SACRAMENTO (CBS13) – Some landlords have learned they can make more money renting their place out by the night, instead of having a long-term tenant. In several cities and counties, property owners have to register their homes to use it as a short-term rental so they can track any problems. Problems like what Lisa Haley says she experienced when she moved into a Midtown apartment building with a neighboring short-term rental unit. “There were strangers coming in and out at all times,” said Haley.
STOCKTON (CBS13) — Constantly coughing while he waits for a lung transplant, Jay Mahendran said the last thing he needed was to learn the California Franchise Tax Board filed a lien against his home, for taxes he already paid. “This is something I don’t need in my life,” he said. “I’m already under a lot of stress; physically, mentally.”The letter from the Franchise Tax Board gave him 15 days to pay $8,042 or threatened to go after more, including his bank account.
ROSEVILLE (CBS13) — Jacob Gerving said when he signed the contract for a new house in Roseville’s Primrose development in 2015, the developer said they would build a par, a block away. Now, more than two years later, the park was never built. Instead, homes surround a field of weeds. A large sign in front of the weeds still states “future neighborhood park.”“We’re supposed to have lawn out here. There’s supposed to be a playground; supposed to be a place for kids to have fun,” said Gerving.
Muck Rack makes it simple to find people, tweets, or articles that mention any name, keyword, company, hashtag etc. We've compiled this guide to help you make the most of your search.
Selecting a term
Start searching tweets, articles from media outlets, articles mentioned in tweets, journalists'
names, titles and bios with some suggested searches:
Companies or Topics (e.g. iPhone, Microsoft)
Phrases (e.g. "cloud computing") — use quotes to keep the terms together
Twitter handles (e.g. @username) — returns those who have mentioned or replied to
Names (e.g. "David Pogue")
Hashtags (e.g. #sxsw, #london2012)
Bio details (e.g. vegan, Olympics, father)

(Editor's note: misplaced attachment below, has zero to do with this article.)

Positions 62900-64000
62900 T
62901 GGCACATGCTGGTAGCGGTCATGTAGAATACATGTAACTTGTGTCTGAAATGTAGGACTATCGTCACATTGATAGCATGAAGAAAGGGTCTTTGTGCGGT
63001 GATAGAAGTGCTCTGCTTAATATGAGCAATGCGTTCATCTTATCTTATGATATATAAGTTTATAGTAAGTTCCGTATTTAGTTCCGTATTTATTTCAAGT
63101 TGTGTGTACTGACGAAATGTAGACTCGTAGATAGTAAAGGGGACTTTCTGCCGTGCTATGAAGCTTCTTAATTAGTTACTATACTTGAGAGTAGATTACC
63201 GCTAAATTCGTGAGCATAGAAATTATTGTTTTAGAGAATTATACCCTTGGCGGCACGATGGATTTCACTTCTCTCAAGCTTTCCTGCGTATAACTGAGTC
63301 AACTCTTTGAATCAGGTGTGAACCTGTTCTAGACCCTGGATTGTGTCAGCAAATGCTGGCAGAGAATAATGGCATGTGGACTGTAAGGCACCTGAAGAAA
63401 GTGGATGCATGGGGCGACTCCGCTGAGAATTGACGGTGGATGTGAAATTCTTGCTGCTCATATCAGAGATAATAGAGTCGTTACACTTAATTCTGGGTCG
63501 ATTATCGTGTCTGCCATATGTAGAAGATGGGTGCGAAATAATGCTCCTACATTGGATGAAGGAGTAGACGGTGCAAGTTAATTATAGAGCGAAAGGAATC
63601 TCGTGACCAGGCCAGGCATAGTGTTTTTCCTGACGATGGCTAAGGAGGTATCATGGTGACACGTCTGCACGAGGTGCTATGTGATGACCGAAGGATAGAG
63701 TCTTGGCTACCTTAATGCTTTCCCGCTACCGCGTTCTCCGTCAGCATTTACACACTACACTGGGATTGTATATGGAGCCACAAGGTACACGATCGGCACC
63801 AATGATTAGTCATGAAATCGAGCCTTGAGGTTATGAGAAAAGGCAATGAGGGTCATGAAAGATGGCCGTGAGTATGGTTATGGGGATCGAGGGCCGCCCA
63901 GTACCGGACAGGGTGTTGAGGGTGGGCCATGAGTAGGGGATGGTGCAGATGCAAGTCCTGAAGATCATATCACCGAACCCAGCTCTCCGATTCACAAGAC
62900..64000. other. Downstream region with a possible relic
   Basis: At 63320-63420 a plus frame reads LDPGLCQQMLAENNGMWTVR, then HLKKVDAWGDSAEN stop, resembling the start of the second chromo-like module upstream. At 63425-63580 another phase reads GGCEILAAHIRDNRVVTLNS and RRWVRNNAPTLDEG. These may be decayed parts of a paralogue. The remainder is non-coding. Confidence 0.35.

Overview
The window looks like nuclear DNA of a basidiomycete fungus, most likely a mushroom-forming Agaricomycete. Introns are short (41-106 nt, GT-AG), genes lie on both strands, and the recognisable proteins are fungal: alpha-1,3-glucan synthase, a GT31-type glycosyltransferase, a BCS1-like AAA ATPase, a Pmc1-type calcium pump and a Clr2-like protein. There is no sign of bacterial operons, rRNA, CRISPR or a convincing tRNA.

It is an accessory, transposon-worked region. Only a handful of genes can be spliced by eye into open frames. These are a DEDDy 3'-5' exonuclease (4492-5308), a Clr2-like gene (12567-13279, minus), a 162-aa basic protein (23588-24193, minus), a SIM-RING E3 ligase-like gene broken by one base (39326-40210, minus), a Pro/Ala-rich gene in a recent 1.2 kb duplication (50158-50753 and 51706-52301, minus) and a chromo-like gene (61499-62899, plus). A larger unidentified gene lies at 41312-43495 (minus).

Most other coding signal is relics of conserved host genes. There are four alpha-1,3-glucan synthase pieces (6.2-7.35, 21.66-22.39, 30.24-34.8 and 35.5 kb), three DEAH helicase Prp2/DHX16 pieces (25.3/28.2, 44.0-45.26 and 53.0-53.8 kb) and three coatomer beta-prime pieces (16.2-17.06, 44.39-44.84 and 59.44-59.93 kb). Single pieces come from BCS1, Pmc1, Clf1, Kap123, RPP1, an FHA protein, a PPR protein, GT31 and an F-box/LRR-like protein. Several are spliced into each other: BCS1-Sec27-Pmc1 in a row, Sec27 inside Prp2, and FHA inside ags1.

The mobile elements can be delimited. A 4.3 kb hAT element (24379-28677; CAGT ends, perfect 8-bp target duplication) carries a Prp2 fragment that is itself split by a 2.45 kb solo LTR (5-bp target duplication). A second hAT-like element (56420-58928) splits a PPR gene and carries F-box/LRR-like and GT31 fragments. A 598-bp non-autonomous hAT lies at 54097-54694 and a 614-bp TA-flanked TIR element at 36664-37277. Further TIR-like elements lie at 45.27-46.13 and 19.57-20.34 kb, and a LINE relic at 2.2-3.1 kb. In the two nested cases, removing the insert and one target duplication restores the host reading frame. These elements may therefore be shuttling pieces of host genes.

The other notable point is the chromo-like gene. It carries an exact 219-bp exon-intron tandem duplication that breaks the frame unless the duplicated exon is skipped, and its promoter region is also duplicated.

Muck Rack's Advanced Search allows for many boolean operators.
Find results that mention multiple specified terms, use AND or
+. For example, ensure each result contains both Elon Musk and Mark Zuckerberg by
searching Musk AND Zuckerberg or Musk + Zuckerberg.
Use the operators OR or , to broaden your search when you'd like either of
multiple terms to appear in results. (This is the default behavior of our search when no operators
are used). For example, results will contain either cake or cookie by searching cake OR cookie or cake,cookie
Use NOT or - to subtract results from your search. For
example, searching Disney will yield results about the Walt Disney Company as well as Walt Disney
World Resort. To exclude mentions of Disney World, search for Disney -World or Disney
When using one of these operators with a phrase, enclose it in quotation marks. For example, you can
find results about smartphones excluding Apple's iPhone 4S by searching smartphone -"iPhone
Exact case matching or punctuation
If you're searching for a brand name or keyword that relies on specific punctuation marks or capitalization, you can
find results that match your exact query by adding matchcase: before the keyword you're searching for, like matchcase:E*TRADE .
Use parentheses to separate multiple
boolean phrases. For example, to find journalists talking about having fun in Disney World or
Disneyland, search for ("disney world" OR disneyland) AND fun.
An asterisk can be used to search for any variation of a root word truncated by the asterisk. For example, searching for admin* will return results for administrator, administration, administer, administered, etc.
A near operator is an AND operator where you can control the distance between the words. You can vary the distance the near operation uses by adding a forward slash and number (between 0-99) such as strawberries NEAR/10 "whipped cream", which means the strawberries must exist within 10 words of "whipped cream".